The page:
Brooklyn Navy Yard Sees Challenges And Success in Community Engagement

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BROOKLYN NAVY YARD – Just northeast of downtown Brooklyn sits the Brooklyn Navy Yard, home to a museum, a whiskey distillery, carpenters, fashion designers, and fishmongers, situated not far from three NYCHA developments—Whitman, Farragut, and Ingersoll Houses.

Brooklyn Navy Yard, Building 92, 63 Flushing Avenue (Photo: Ann Seymour)

Collectively, these NYCHA developments house over 11,000 residents. Many of these residents are in need of jobs. A study conducted by the Community Service Society showed unemployment was almost three times higher among NYCHA residents than the average 4% rate in New York City.

Operating since 1999 in Building 92 of the 300-acre Navy Yard is the Employment Center, which reported a record 459 hires in 2017. Currently businesses in the Navy Yard employ over 7,000 people.

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Navy Yard President and CEO, David Ehrenberg, said the Center prioritizes hiring from the local community. According to a 2017 data report published by the Employment Center, over 35% of job placements that year were NYCHA residents.

Ehrenberg said the Navy Yard focuses on manufacturing and industrial companies when bringing new tenants into the Yard, “because the workforce in those companies mimics almost precisely the diversity of New York City. They’re highly accessible jobs.”

The industrial jobs available in the Navy Yard pay a higher wage than the average retail or hospitality position—almost double, according to Ehrenberg. “That’s a very material difference,” he adds. “That’s the difference between really struggling to get by in New York and having a living wage.”

But not all of the Navy Yard’s neighbors say they benefit from the site’s employment opportunities.

“I went through their training six months ago and never heard back,” says Lynwood Wilkerson, who lives in the Farragut houses bordering the Navy Yard’s west side.

“We haven’t met anyone from the Navy Yard coming into the community,” said Ingersoll Houses resident Darryl Dickens. “In any case, something’s not right.”

Dickens spoke directly to contractors working in the Yard, which he claimed is a common practice when looking for construction jobs. After initially offering him work, Dickens said the contractor changed his mind and retracted the offer.

“Trying to get employment over there is like pulling teeth,” Dickens said.

Ehrenberg said there are limitations to what the Navy Yard can offer. “We can’t guarantee employment for the local community. But what we do is work extraordinarily hard to ensure that local residents have the first and best shots at the jobs being created in the yard,” he said. “There’s always going to be a few people who didn’t get a job.”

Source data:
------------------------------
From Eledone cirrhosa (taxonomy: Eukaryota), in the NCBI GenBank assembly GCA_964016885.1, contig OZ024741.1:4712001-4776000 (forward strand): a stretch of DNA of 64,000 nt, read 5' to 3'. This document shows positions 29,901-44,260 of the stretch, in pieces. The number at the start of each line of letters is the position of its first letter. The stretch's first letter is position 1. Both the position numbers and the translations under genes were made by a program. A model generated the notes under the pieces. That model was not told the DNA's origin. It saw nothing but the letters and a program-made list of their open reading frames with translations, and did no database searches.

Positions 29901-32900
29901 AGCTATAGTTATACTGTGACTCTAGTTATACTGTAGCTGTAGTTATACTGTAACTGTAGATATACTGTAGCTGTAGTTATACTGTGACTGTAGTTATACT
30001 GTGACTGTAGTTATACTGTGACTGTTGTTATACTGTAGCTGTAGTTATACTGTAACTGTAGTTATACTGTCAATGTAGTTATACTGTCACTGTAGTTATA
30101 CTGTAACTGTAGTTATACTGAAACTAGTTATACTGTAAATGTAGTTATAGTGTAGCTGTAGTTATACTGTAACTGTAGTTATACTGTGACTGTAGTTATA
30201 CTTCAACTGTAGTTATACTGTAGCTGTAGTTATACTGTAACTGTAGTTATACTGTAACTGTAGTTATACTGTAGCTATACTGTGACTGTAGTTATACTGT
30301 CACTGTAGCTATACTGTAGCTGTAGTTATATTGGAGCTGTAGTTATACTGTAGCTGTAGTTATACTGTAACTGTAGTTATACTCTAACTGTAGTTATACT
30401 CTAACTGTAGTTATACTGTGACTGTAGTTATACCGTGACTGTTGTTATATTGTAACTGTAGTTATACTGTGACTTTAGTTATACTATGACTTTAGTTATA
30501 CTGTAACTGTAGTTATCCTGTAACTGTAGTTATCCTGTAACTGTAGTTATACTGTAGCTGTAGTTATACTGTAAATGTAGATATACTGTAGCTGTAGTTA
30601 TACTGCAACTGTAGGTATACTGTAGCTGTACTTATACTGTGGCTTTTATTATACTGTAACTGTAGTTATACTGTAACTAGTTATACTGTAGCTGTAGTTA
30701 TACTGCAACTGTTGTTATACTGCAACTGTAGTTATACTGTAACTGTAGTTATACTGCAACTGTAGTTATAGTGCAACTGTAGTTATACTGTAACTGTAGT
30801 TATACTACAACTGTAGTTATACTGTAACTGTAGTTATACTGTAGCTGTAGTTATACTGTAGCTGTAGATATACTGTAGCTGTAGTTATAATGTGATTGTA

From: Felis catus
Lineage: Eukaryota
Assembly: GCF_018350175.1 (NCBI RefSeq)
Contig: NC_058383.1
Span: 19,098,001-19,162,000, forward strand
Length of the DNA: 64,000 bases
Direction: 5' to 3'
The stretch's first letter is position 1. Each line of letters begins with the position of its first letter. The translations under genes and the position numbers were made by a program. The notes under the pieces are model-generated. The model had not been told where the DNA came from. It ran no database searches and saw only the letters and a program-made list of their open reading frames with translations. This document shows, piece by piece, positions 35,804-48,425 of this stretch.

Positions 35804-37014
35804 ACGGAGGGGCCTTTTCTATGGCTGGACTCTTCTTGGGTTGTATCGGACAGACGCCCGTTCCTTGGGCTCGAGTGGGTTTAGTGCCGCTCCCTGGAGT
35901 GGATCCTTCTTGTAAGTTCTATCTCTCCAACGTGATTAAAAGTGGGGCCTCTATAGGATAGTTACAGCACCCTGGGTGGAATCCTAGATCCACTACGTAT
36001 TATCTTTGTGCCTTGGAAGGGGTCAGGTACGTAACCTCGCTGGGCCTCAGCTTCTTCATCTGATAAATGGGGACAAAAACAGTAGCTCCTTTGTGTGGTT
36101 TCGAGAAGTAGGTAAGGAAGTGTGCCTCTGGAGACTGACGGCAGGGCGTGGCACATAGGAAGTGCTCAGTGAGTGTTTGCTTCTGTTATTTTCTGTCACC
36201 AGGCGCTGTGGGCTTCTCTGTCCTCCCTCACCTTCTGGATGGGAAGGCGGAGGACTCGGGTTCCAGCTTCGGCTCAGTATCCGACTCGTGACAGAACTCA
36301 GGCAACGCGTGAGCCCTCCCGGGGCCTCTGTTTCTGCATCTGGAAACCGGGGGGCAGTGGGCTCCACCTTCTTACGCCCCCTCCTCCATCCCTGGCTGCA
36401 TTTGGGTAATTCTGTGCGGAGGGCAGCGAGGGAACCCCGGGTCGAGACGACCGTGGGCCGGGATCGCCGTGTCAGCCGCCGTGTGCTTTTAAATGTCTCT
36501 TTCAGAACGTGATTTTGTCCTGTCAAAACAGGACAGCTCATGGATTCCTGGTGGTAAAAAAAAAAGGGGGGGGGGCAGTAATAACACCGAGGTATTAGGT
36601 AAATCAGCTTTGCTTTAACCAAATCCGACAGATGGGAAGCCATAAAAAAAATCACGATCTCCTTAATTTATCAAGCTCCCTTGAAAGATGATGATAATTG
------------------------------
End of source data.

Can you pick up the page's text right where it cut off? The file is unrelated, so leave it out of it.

The Employment Center tries to keep the surrounding community informed by reaching out directly. “We very intentionally work with our tenant associations, specifically at Farragut, Ingersoll, and Whitman,” said the Navy Yard’s VP of Workforce Development Katie Beck Sutler.

Sutler described the intake process at the Employment Center’s weekly orientations. Each Tuesday the Center offers two sessions for job seekers, during which the Center collects information from the individuals for their candidate database. This allows the Center to continue to reach out to people they “haven’t seen in six months, or a year, or even longer” when an opportunity becomes available, Sutler said.

But there are still challenges in effectively reaching out to the neighboring community. “The biggest challenge is reaching communities that are civically disengaged or do not use email,” said Brooklyn Community Board 2 District Manager Robert Perris. “Compounding the challenge is the apparent inability of civic leaders in those communities to disseminate information at the most local level,” he said.

Ehrenberg said the Navy Yard continues to work on improving their communication, and feedback from the community can help. “We take that stuff very seriously. We’re not defensive about it,” he said. “At the end of the day that’s why we exist. It’s to make those connections.”

Jeff Bezos recently revealed Long Island City will be home to a new Amazon headquarters. The announcement brought concerns as to whether the headquarters will create new job opportunities for locals, a practice which the Navy Yard prioritizes for multiple reasons. A study conducted by the Institute for Local Self-Reliance showed hiring locally improved a business’ standing in the community and provided a more stable workforce. Ehrenberg said there is more than just altruism and optics to their strategy: “Hiring local is not only the right thing to do, there’s also a good business case for it.”

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